October 7th, 2019
Arizona Trail Northern Terminus mm 0 to Orderville Trailhead mm 27
Distance in miles: 27 plus 1.5 walked on road to trailhead.
We’re up early to cram breakfast and coffee before we try to hitch a ride to the trailhead. Stellar makes awesome omelettes using the leftover Caprese salad I made from the night before. We say goodbye to our wonderful trail angels and hosts. Richard drops us off just outside of town. It’s still dark and we stand in the cold, having no luck. It’s hard to get a hitch to the middle of nowhere.
After about an hour, a truck pulls over. Two workers are on their way to Page and can drop us off at the dirt road that goes south to the trailhead. The guys talk in broken English about some of their trials and tribulations in the US. I just marvel at how despite this, they generously give us a ride. They are trying to keep a low profile and giving us a ride doesn’t exactly serve this purpose. It’s often the people that can least afford to give free rides that offer them.
Once on the dirt road, I know we have an even better chance of getting a ride most of the 10 miles to the trailhead. We walk for about 15 minutes until the first vehicle to come by, a sprinter van, stops to pick us up. A couple, both tattoo artists, are traveling around the country and have scored permits to the Wave. I love meeting people with so many varied backgrounds while I’m hitching. It’s part of the fun.
From the Wave trailhead, we walk the rest of the way to the AZT terminus. There’s a campground there and a father who happens to be wondering by with his kids. We ask him to take some beginning photos and comically, the kids want to be in the pictures, too. We invite them in…a trail monument photo-bombed by 3 adorable boys and their dog. It’s great. Such a happy, go-lucky beginning.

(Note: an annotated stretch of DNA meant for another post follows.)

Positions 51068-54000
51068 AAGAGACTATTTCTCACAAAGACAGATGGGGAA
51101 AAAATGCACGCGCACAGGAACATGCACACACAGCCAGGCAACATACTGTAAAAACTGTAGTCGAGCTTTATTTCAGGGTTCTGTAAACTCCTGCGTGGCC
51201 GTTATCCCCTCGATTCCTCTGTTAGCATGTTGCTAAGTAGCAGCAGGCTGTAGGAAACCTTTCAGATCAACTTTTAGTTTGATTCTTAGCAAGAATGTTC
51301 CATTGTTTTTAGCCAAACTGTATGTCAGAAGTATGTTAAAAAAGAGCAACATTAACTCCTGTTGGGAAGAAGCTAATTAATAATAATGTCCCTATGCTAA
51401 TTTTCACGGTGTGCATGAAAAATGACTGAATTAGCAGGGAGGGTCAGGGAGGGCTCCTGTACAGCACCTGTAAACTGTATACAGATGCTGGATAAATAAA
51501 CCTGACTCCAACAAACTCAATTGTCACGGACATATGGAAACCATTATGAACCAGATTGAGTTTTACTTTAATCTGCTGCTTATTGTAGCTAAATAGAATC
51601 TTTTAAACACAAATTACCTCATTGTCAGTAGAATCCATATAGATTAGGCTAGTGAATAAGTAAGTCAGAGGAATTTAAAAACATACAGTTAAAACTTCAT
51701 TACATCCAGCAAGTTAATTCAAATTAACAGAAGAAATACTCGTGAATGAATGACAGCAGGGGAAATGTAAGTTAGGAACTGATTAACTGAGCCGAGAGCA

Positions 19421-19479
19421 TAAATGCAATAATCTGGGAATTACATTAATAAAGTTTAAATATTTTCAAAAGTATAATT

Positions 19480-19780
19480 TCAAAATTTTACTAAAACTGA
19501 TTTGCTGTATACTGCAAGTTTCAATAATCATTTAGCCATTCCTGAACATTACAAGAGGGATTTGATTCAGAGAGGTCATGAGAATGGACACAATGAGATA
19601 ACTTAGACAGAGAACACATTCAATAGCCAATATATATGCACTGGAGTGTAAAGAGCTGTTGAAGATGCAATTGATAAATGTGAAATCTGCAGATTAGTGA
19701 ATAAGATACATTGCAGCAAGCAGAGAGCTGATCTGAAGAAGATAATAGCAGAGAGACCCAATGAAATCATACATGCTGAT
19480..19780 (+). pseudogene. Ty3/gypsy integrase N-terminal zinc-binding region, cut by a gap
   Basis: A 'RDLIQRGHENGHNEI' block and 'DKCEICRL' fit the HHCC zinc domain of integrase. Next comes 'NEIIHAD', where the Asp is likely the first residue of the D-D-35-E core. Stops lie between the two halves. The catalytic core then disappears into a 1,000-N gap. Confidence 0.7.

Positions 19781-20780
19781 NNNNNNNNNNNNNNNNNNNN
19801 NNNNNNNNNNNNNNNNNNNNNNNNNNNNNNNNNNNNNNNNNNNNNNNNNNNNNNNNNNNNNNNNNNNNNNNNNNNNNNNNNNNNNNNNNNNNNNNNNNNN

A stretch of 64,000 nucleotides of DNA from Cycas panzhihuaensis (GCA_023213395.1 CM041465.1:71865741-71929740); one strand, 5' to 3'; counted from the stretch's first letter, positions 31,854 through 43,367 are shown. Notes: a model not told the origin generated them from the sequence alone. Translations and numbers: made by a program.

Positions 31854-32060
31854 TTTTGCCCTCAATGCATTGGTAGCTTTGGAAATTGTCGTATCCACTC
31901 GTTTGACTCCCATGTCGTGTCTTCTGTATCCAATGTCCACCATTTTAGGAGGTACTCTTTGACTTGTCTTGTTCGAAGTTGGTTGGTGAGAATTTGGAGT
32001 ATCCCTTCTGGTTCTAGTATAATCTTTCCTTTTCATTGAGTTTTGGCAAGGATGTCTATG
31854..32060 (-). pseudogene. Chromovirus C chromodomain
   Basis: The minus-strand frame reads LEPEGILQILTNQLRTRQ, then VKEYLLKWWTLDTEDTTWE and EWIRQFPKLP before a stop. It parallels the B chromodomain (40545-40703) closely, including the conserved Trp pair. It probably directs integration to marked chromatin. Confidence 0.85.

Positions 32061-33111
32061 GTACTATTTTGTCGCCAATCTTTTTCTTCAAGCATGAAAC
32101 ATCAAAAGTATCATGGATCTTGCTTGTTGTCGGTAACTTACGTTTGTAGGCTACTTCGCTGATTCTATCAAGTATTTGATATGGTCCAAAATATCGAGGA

Somehow we’ve accumulated several kids and a dog for the AZT start. My, our trail family grew quickly!
The trail starts off with easy switchbacks up a hill. Then we snake up a small canyon and behind us are good views of the Vermilion Cliffs. We walk the rest of the day on a vast plateau, rising a few thousand feet in elevation. We started at less then 5,000′ but end up around 7500′. The temperature remains pretty pleasant throughout the day and I barely sweat.
We stop to have lunch after about 10 miles. In another few miles, we find 2 full bags of snacks on the side of the trail, with no explanation or markings. We assume that they’re up for grabs and I discover a Peach Bobo…one of my favorite bars. Just then, a thru-hiker appears from the bushes and I fear he’s the owner of the snacks, coming back to retrieve them. But no, he’s just coming back from a water tank, which we thought was dry. It’s great to meet this NOBO, who can tell us about good water locations.
We collect some water, our first source since we started, then come back to eat more free snacks. Afterwards, we run into our first SOBO on the trail. He’s an older gentleman and is on day 2 of the AZT. I didn’t expect to see anyone this first day and in a short time we’ve seen 2.
We hike on, having only 11 miles to go to get to a water cache. But the days are getting so short, it will be dark just after 6 pm on this new time standard (AZ doesn’t observe DST). We get to the highway and cache just as it’s getting dark. The surroundings are perfect for a stealth camp, with luxurious flat spots under the ponderosas. Water, flat duff, and a pit toilet…I’m in heaven. Except that the pit toilet’s already locked for the winter…booo. Oh well, it’s an exceptionally good day for the start of the AZT!